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China: Sentencing of Uyghur linguist Abduweli Ayup and two others highlights assault on Uyghur language

Tuesday 2 September 2014 - 1:00am

London 1 September, 2013 - The sentencing of linguist Abduweli Ayup and two associates from China’s Uyghur minority on charges of ‘illegal fundraising’ highlights the intolerance of the Chinese authorities towards the use of the Uyghur language, PEN International said today. Ayup and two business partners, Dilyar Obul and Muhemmet Sidik, were arrested on 20 August 2013 and detained for over a year without trial. At the time of their arrest, Ayup and his associates were trying to set up schools in China’s Xinjiang region to promote the minority Uyghur language. The trial was finally held on 11 July 2014, lasting only one day. The three men were convicted of abusing public money and sentenced to between 18 months and three years in prison and ordered to pay fines of between 80,000 and 130,000 Yuan (equivalent to US$13,000 to US$21,130).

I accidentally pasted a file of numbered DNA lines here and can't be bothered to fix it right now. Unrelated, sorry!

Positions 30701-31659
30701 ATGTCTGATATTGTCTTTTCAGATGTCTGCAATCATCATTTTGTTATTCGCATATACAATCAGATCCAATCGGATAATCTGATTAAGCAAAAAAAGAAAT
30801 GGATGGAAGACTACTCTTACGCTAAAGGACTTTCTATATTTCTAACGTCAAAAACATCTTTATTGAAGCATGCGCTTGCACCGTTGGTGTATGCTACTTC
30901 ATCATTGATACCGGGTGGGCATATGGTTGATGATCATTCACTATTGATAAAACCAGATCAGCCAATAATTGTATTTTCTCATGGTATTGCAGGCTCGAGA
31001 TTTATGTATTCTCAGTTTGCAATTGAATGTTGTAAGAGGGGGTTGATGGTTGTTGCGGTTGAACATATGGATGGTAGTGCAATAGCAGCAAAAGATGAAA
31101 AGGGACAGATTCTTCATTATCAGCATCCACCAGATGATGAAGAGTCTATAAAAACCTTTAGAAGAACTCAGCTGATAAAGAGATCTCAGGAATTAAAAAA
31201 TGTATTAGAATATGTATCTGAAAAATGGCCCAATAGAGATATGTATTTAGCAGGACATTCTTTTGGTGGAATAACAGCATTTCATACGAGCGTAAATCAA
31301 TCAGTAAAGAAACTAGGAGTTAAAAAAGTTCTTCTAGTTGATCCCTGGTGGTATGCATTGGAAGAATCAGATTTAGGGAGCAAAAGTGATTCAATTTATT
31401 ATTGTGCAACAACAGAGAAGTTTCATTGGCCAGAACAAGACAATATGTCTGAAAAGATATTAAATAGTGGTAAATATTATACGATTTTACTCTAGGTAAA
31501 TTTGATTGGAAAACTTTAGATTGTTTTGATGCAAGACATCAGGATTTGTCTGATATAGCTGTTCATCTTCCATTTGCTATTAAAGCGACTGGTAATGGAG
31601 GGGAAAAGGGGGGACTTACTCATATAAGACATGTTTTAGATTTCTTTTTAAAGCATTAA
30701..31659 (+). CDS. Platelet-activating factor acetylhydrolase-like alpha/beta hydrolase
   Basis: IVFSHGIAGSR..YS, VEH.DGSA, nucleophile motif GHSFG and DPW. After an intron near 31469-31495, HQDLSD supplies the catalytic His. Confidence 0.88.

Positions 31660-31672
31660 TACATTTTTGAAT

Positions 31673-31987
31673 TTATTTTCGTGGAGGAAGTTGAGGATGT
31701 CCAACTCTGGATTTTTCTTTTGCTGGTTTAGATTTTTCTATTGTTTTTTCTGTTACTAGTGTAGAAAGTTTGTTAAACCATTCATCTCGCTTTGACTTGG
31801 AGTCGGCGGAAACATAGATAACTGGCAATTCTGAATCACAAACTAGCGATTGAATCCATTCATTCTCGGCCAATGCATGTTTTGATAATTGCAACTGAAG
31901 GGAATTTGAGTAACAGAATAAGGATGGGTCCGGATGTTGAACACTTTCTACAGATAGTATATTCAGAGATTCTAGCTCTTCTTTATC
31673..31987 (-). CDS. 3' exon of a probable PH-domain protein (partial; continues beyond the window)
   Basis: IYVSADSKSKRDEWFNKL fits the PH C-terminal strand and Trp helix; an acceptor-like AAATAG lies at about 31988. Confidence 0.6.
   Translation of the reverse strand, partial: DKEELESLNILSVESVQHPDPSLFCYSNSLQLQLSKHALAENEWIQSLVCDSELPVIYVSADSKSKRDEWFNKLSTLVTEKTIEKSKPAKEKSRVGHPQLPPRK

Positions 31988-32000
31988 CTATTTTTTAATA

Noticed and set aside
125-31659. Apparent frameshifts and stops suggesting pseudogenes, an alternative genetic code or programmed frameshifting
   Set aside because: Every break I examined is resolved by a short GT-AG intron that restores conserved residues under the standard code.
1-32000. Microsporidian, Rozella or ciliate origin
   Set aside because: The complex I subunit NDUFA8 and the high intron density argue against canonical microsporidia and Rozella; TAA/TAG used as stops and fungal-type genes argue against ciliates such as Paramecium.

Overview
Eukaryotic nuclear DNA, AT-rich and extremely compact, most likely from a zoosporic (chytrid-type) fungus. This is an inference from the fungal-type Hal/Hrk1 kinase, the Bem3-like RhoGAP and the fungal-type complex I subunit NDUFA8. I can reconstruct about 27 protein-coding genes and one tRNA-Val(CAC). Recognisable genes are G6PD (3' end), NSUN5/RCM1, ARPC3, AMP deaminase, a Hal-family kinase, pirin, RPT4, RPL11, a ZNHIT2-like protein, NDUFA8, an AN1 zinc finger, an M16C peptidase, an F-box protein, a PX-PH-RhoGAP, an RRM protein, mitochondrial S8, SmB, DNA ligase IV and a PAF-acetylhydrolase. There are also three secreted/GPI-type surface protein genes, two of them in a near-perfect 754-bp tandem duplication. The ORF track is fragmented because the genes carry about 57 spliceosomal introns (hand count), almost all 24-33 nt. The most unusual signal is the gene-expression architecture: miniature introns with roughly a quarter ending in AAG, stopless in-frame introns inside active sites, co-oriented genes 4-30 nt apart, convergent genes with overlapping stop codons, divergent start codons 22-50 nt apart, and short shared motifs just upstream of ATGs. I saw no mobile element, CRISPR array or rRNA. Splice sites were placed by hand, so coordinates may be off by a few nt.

PEN International condemns this continued crackdown on Chinese Uyghurs and urges the Chinese government to release the three men immediately and unconditionally, if - as appears -they are held solely for their efforts to set up and run Uyghur-language kindergartens and schools.

'Respect and protection of all languages plays a vital role in ensuring cultural diversity, maintaining dialogue, and in attaining quality education for all. The Uyghur community in China must be free to use and promote their language as it is an inseparable part of their identity, without fear of imprisonment. Protecting linguistic diversity can only enrich us all.' - Josep-Maria Terricabras, Chair of PEN International's Translation and Linguistic Rights Committee.

One of the guiding principles of PEN’s Girona Manifesto on Linguistic Rights states: ‘School instruction must contribute to the prestige of the various languages spoken by the linguistic community of the territory’. PEN International calls on the Chinese authorities to protect minority language rights and to respect linguistic diversity as an essential cornerstone of the fundamental right to freedom of expression.